TikTok – the perfect platform for sexual predators
TikTok has a billion users worldwide and is popular for creating and sharing snippets of content. The platform is particularly popular amongst children, because of its age-rating of 13+, and this makes it the perfect platform for paedophiles to target and groom children online.
Since its existence, TikTok has come under fire for not doing enough to protect children from online predators. Its policy reads:
“TikTok has a ‘zero tolerance’ for child sexual abuse and sexualised content of minors (those under 18). Sexualised content of minors or Child Sexual Abuse Material (CSAM) is any visual, textual, and audible depictions or production of explicit or inferred child sexual assault and child exploitation.”
If someone comes across CSAM then they are to report the content to TikTok and they can also report this to a trusted organisation in their local law enforcement agency.
Despite this, unfortunately, CSAM continues to proliferate across the platform. Certain features on the app allow users to bypass the rules and TikTok’s moderation system. For instance, it was discovered that the ‘Only Me’ feature was being misused. The “Only Me” feature allows users to save their TikTok clips without posting them online. Once a video status is set as Only Me, it can only be seen by the account owner. However, child safety groups and law enforcement found that CSAM content was being passed through these private accounts. Because of this system, the video clips avoid detection by TikTok’s moderation system allowing paedophiles to share their passwords with other predators to access the “Only Me” videos.
TikTok announced “As young people start their digital journey, we believe it’s important to provide them with age-appropriate privacy settings and controls” and with this in mind, they introduced the following measures:
- A pin-code protected “Family Pairing” mode so parents/guardians can monitor and manage their children’s TikTok profile more closely.
- Disabled Direct Messaging for users under 16.
- Excluded users under 16 from being able to receive comments from strangers on the app.
- Excluded those under 16 from using the “duets” feature and prevented their posts from being downloaded. Their accounts are defaulted to “private” settings, preventing anyone other than friends from viewing their videos.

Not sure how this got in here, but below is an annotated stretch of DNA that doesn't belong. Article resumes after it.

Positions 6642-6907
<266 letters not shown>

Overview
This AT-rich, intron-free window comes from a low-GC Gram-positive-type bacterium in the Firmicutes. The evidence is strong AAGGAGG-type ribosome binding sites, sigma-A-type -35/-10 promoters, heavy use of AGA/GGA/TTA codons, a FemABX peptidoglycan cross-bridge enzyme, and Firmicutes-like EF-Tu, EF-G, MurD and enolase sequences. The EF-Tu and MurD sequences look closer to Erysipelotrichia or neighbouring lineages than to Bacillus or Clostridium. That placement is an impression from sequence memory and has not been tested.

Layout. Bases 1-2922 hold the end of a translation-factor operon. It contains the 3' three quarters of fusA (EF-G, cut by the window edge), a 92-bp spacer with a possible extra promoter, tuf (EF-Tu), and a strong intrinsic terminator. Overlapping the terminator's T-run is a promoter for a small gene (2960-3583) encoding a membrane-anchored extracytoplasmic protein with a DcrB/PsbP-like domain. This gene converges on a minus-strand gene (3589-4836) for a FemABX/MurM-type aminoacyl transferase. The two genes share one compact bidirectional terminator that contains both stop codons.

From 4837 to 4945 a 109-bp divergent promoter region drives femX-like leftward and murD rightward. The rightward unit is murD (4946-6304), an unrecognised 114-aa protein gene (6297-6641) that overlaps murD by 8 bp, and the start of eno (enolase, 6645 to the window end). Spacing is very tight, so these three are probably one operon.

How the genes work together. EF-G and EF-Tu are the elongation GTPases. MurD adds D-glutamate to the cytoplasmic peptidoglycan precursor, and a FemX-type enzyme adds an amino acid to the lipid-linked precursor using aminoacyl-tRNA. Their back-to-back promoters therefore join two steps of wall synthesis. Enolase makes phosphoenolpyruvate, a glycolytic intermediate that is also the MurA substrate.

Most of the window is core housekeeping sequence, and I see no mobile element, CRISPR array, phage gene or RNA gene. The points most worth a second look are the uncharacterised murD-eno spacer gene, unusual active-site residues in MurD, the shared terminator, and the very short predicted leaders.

Although this is massive progress, it has unfortunately proved not to be enough to protect children from online predators.
In June 2022 a man was imprisoned for grooming children on TikTok. On 8 June 2022, Robert Moors was sentenced at Oxford Crown Court to 4 years imprisonment and will remain on the sex offenders register indefinitely. He pleaded guilty to three counts of making indecent images of children and two counts of inciting a girl aged under 13 to engage in sexual activity. Police investigations revealed 235 videos containing indecent images of children were found on his phone.
Moore pretended to be a 12 year old child and messaged an 8 year old girl about her underwear. He also asked the victim’s brother to expose his genitals.
Hannah Ruschen of the NSPCC said that “Grooming online is at record levels, with girls the victim in more than 80% of instances”.
It’s a given that online safety will always be at the forefront of every parent or guardians’ mind when their child expresses an interest in joining the many different social media platforms. Knowledge and understanding of safety and privacy settings is vital and crucial in order to protect children from online paedophiles. The NSPCC have helpfully listed safety measures for parents and guardians to consider if their child is considering getting a TikTok account.
If your child has been a victim of online sexual abuse, we advise that you report this to the police immediately. The police have specially trained officers who will be able to visit you and your child at your home or in a place they feel safe. They will carry out their investigations and sensitively guide you and your child through the process.